IT IS more than two years since the Basque terrorist group Eta last carried out a killing, and almost two years since it declared a ceasefire that now appears to be both unconditional and irreversible. Nevertheless, 600 people convicted of Eta crimes remain in prison in Spain with no prospect of early release. In strictly legal terms, this is as it should be. As Eta’s ceasefire is “unconditional”, there is no obligation on the government to grant clemency to terrorists who have, in many cases, committed horrific crimes. Political wisdom, however, should not follow purely judicial criteria.
Irish parallels here could be misleading, because the mass release of republican and loyalist prisoners was indeed part of the negotiated settlement we call the peace process. Eta’s own intransigence obstructed two opportunities for broadly similar processes in the past, and its prisoners are now paying the price. Ironically, the radical pro-independence movement in the Basque Country is finding that the “unarmed strategy” it had been most reluctant to embrace now has the support of one in four Basques voters.
Where the Irish experience may be helpful is that it strongly indicates that the vast majority of those imprisoned for terrorist crimes do not reoffend if released early in a new political scenario. Their return to their communities may indeed help copper-fasten the peace. Increasingly, it is the Spanish government that looks intransigent today, at least to many Basques. The right-wing Partido Popular (PP) administration is now in a bind of its own making.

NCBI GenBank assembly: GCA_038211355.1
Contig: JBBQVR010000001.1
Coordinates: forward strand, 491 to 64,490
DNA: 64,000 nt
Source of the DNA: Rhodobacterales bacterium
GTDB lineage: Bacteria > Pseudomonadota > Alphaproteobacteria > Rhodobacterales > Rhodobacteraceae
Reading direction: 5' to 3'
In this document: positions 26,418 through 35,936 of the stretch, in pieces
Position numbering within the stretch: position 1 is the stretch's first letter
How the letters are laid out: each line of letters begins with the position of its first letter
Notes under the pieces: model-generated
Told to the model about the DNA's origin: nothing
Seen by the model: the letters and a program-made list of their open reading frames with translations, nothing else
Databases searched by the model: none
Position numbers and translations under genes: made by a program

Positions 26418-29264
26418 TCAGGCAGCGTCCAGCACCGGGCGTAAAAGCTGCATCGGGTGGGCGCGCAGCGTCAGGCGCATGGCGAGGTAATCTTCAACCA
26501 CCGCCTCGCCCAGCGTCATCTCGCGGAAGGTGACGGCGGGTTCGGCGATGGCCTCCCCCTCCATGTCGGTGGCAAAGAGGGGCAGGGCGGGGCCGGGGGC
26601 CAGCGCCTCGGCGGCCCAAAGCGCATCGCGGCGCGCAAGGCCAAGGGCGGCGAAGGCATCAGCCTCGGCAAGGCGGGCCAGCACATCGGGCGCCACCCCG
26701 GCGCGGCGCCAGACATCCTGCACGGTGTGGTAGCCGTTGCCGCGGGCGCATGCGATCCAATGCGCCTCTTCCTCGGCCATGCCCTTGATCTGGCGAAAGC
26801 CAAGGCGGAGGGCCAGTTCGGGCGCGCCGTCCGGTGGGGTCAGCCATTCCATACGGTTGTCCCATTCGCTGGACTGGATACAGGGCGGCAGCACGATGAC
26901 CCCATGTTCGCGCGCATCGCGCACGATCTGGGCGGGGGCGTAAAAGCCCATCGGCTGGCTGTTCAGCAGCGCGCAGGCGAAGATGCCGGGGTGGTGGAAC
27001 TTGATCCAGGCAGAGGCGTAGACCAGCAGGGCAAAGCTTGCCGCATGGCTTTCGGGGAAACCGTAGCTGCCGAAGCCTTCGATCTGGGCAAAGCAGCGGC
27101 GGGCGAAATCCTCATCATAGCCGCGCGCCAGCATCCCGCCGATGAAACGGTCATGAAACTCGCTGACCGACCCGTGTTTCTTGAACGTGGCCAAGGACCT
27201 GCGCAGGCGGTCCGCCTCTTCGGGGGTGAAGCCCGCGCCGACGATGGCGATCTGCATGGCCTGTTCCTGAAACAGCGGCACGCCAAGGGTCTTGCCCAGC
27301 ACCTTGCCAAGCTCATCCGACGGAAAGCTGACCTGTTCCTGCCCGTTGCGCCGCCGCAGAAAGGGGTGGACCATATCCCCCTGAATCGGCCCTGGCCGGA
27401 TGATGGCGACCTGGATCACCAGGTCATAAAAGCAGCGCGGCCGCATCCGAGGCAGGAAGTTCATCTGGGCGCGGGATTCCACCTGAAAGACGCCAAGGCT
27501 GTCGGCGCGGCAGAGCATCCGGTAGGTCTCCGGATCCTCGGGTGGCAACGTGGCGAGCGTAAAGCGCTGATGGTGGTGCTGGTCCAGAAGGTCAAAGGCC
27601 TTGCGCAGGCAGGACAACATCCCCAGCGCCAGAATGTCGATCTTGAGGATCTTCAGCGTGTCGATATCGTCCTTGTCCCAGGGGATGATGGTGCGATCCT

In opposition, the PP leadership’s rhetoric recklessly blurred the line between vengeance and justice on this issue. Its own radical supporters, in the media, and even in the European Parliament, now accuse it of surrendering to terrorists if it even moves, as it did 10 days ago, towards granting early release to a dying prisoner who has already served 20 years. It is also defying a recent decision of the European Court of Human Rights in Strasbourg. The court declared that a 2006 ruling of the Spanish supreme court, revoking remission benefits for work and good behaviour for dozens of Eta prisoners, should be rescinded.
It will take courage and decency, but the government should now adopt much more flexible policies on Eta prisoners. If it does not, rising anger in the Basque Country at its rigidity, perceived as vindictiveness, will probably create a further surge in pro-independence votes in next October’s regional elections there.